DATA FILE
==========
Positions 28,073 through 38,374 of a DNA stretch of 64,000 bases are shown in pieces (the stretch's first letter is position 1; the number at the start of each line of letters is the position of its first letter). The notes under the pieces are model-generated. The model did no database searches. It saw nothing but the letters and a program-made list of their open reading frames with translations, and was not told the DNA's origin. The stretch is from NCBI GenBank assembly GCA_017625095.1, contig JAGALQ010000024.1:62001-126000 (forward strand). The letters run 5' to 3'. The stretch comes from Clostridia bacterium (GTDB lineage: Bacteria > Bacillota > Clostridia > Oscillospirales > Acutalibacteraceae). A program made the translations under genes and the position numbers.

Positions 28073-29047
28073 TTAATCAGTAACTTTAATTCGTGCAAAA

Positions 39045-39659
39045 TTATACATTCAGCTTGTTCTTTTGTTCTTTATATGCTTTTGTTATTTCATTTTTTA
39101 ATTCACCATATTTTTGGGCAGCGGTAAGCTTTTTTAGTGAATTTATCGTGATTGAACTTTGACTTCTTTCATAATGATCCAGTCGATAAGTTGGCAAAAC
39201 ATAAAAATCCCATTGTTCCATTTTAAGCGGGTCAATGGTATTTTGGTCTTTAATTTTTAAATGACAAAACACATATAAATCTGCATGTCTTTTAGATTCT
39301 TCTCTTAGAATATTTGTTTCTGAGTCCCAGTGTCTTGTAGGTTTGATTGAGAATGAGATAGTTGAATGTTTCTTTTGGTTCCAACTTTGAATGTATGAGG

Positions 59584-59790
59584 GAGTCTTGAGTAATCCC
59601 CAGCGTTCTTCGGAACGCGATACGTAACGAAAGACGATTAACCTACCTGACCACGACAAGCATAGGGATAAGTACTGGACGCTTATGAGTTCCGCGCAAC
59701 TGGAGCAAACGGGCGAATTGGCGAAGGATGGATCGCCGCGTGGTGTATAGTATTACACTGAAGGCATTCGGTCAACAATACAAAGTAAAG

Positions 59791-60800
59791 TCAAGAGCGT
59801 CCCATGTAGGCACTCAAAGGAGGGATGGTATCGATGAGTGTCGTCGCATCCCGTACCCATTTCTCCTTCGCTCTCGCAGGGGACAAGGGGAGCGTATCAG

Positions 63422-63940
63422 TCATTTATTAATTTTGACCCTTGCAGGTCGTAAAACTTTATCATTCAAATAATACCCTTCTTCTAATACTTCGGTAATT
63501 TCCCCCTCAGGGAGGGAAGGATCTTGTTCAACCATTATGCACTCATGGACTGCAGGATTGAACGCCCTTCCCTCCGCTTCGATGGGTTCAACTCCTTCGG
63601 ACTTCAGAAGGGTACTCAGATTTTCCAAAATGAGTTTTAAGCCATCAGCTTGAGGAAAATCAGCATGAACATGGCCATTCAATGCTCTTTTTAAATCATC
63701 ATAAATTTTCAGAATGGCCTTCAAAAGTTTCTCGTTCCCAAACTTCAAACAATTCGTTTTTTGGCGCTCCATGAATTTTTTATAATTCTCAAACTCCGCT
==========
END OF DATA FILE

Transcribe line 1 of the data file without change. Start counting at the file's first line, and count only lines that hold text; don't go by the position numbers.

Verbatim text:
Positions 28,073 through 38,374 of a DNA stretch of 64,000 bases are shown in pieces (the stretch's first letter is position 1; the number at the start of each line of letters is the position of its first letter). The notes under the pieces are model-generated. The model did no database searches. It saw nothing but the letters and a program-made list of their open reading frames with translations, and was not told the DNA's origin. The stretch is from NCBI GenBank assembly GCA_017625095.1, contig JAGALQ010000024.1:62001-126000 (forward strand). The letters run 5' to 3'. The stretch comes from Clostridia bacterium (GTDB lineage: Bacteria > Bacillota > Clostridia > Oscillospirales > Acutalibacteraceae). A program made the translations under genes and the position numbers.